What is it like to report from a country where every journalist now operates in a shifting and unpredictable conflict zone, where there are no longer any front lines?Afghans have grown up with conflict, from invasion to civil war, but now confront a new, hidden threat from a largely faceless enemy striking at random and with deadly force – most often in Kabul, where passing time is being marked in bombings and funerals
On April 30, 2018, nine journalists were among 25 people killed by the Islamic State group in the capital. The reporters had rushed to the scene of a suicide attack and were killed in a second blast that specifically targeted the media and other first responders. On the same day, BBC reporter Ahmad Shah was killed in a separate attack in eastern Khost province.
At this event we paid tribute to those who lost their lives, including Shah Marai, AFP’s chief photographer in Kabul, and look at how they endeavoured to look beyond the conflict and report the full story of a country with enormous cultural diversity, physical beauty, and fascinating personalities.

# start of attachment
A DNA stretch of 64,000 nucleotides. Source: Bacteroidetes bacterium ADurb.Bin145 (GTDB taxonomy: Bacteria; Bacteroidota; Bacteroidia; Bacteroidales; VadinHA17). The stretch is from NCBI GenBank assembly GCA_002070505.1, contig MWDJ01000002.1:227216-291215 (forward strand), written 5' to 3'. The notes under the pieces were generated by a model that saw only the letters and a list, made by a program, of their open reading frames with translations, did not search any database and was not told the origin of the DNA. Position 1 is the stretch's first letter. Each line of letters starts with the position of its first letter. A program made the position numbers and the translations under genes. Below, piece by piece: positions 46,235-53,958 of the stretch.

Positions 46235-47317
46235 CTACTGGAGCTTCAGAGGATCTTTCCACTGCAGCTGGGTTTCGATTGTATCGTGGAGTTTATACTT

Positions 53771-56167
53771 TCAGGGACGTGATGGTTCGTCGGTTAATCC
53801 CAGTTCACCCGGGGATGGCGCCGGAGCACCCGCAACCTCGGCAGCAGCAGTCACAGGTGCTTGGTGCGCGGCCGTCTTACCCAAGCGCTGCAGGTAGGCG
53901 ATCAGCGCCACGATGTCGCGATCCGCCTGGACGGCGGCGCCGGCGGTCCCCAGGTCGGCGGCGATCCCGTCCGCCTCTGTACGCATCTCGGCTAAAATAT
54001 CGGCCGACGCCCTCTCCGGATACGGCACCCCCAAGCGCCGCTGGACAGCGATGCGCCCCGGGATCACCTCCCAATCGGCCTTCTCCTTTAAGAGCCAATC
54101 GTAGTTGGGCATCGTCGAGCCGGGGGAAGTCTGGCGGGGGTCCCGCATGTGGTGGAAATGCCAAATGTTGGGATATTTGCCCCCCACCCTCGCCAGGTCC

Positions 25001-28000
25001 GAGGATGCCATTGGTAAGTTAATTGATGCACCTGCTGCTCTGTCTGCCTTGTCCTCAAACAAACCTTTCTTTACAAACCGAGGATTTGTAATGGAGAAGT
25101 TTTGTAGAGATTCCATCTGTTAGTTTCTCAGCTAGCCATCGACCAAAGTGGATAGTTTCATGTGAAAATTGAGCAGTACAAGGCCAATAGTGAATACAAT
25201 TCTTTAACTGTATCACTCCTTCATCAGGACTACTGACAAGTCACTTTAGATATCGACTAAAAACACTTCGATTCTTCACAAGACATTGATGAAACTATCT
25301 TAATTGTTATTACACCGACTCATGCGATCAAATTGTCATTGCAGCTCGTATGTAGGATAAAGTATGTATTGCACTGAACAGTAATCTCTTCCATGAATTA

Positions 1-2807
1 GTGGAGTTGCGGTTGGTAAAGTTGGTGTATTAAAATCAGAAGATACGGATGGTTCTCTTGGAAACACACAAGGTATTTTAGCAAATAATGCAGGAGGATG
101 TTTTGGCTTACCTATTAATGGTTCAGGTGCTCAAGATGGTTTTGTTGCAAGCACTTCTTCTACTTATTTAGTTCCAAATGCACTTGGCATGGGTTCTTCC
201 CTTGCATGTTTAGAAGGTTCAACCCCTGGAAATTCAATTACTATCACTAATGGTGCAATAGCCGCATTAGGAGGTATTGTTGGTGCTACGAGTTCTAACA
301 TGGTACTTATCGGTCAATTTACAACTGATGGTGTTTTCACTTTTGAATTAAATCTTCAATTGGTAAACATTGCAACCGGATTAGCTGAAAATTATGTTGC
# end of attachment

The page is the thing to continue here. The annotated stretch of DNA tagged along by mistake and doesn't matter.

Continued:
The panel discussion followed the opening of an exhibition of Marai’s work which was showcased at the Club through July. And in the deadliest country for journalists after Syria and Mexico, the panelists talked about why the country’s dedicated press corps is undeterred, despite living in a city where just going to work means crossing a war zone and where every crossroads, traffic bottleneck or security checkpoint is a potential target.
Speaker: Allison Jackson, Afghanistan Bureau Chief, AFP; Emal Haidary, Correspondent, AFP; Wakil Kohsar, Photographer, AFP,